You don’t expect King Arthur to hand you a business card—or at least I didn’t. He not only gave me his card, he signed a copy of his book for me.
On Sunday, the first sunny day we could get away after about two weeks of rain, we decided that it was time we stopped by Stonehenge again. The stones are always the same but each visit is different. For one thing, this was the first time I’d seen druids demonstrating.
A handful of people wearing robes over their trousers had set up signs with so many words and images that I couldn’t immediately make out their message, so I asked. The person who stopped to answer was King Arthur. The introduction didn’t faze me; not for nothing did I live for 20 years in the suburbs of San Francisco, and I figured I was meeting a loony or a role-player. He is neither. He is King Arthur.
His passport reads Arthur Uther Pendragon, and he is a king by virtue of his position as Battle Chieftain of a druidic order, the Loyal Arthurian Warband. (Their web site is at http://www.warband.org.uk; I had to update my idea of druids to include web-based publicity.) He fights against development of greenbelt land and for civil rights. Whatever else he is, he is sincere.
Arthur looks to be about 50, with a full beard and weather-beaten cheeks. He doesn’t stand on ceremony nor does he try to tell you he was born in Tintagel many centuries ago. When I told him where I lived (well, he asked), he said he knew our little village, because he’s from Farnborough, which is right down the road. Now, American readers won’t know Farnborough, and I can’t think of an exact analogy to give you the idea. So I’ll try this: it’s like meeting someone who says he’s Abraham Lincoln and having him say “Sure, I know Florida very, very well. I was born in Ocala.” Literary and folk tradition have given us several King Arthurs, the main ones being the pre-Roman Arthur and the post-Roman Arthur; this is the self-styled post-Thatcher Arthur.
After that, we mostly chatted about what druids believe and how you become one. They’re part of the modern Pagan movement in which believers venerate the earth, and while requirements of different druidic orders may differ, there’s a lot of study involved. You have to master bardic skills—singing and tales—and ovate skills—which I gather is where the magic and mysticism come in. I wanted to know more, so I bought his book: The Trials of Arthur: The Life and Times of a Modern-Day King, written with co-author C. J. Stone, published in 2003 by Element, a Harper-Collins imprint.
The best I can say for the prose style is that it isn’t my cup of tea. I wish the authors would get the verbiage out of the way and let the inherent drama of having a King Arthur alive in the 21st century come through. I wish they could trust the reader to understand something remarkable and not feel they have to restate it seven ways to get the point across. (Of a book of poetry Arthur and the early knights collected, they say it “was their Bible, if you will, their spell book, their CV, their witness, their testament, chapter and verse”. This is a brief example of a repetitive practice that elsewhere is not brief; such prose probably works well if you declaim it from Glastonbury Tor, but a little goes a long way on the page.) And there’s a bit more about Arthur’s life before he realized he was King Arthur than I would really care to read, because in the tradition of born-again leaders everywhere, he has a checkered/chequered past to put behind him.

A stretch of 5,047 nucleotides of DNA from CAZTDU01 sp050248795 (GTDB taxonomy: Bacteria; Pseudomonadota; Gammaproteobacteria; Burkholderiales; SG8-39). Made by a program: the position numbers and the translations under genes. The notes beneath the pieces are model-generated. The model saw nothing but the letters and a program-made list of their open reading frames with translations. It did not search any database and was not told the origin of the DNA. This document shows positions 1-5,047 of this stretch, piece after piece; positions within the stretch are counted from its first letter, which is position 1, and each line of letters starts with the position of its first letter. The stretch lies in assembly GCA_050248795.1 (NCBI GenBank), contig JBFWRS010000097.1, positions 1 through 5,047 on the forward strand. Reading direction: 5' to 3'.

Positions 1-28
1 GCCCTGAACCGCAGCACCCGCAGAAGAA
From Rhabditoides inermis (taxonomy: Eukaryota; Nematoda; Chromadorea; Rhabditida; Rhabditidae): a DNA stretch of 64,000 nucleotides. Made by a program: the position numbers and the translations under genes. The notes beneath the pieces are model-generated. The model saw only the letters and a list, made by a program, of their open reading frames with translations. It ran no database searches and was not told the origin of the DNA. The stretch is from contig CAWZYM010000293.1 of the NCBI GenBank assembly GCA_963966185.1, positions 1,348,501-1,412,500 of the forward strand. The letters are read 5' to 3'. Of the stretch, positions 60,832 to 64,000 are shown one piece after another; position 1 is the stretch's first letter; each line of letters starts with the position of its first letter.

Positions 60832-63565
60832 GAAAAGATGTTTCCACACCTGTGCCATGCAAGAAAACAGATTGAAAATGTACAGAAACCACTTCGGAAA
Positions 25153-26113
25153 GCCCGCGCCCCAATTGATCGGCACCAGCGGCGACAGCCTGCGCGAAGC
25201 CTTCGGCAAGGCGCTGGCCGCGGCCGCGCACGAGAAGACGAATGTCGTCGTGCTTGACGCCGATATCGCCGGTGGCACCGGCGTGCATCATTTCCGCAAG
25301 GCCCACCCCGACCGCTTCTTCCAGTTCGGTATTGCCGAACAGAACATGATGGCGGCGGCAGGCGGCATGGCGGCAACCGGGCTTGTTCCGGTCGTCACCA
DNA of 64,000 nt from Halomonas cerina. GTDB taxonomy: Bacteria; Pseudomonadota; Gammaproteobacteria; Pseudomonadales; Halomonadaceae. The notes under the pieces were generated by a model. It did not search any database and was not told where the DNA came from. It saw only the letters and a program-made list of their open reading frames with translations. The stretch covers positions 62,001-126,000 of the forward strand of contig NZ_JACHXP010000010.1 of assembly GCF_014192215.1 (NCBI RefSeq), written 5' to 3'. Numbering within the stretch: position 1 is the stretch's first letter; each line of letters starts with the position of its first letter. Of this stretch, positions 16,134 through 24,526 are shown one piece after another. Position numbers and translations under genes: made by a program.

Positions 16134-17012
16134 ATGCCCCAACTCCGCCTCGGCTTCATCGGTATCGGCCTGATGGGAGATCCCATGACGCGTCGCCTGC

But some of the facts of the story are wonderful. Arthur advertised in motorcycle magazines and Mensa publications for knights to form a round table, and responses came from people who felt a similar calling. That Percival should arrive in the form of a handsome black biker and Seventh Day Adventist from East London who wore three-foot dreadlocks was the first surprise. (I rather like the Christian angle. Seems fittingly medieval.)
And Arthur does have his Excalibur; he bought it at a shop in Farnham. I’ve been to that shop, the Casque and Gauntlet, and I found it the same way Arthur did: by getting lost on the way to someplace else and stumbling across it, though the sword was long gone by the time I discovered the place. It truly was Excalibur in one sense at least: it was the hero prop (filmmaking term for the fancy expensive prop made for close-ups, as opposed to the lightweight fake the actor swishes around with) for the film Excalibur, and the story of how he purchased it is well worth reading if you can get your hands on the book.
Arthur never uses the sword for violence. It’s there as a talisman, for knighting the worthy, and for the swearing of oaths and such. Arthur’s band swears to uphold truth, honour and justice. It was Arthur Pendragon who sued the government and won the right for druids to conduct ceremonies at Stonehenge at the solstices. He also climbs trees to put himself in the paths of the bulldozers where roads are to be built, and sees himself as not only part of the Matter of Britain (scholars’ name for the Arthurian tales) but as addressing what’s the matter with modern Britain.
And the point of the protest on Sunday? Archaeologists have removed human remains from a grave they found at Stonehenge, and the druids, who have no problem with the scientists running all the tests they need to run, would like them to promise to return the bones to the grave site when they’ve finished. That seems only reasonable, so I signed his petition, and he signed a copy of his book to me, with “bright blessings from Stonehenge, Arthur”.
Then he gave me his business card and asked me to keep in touch by email.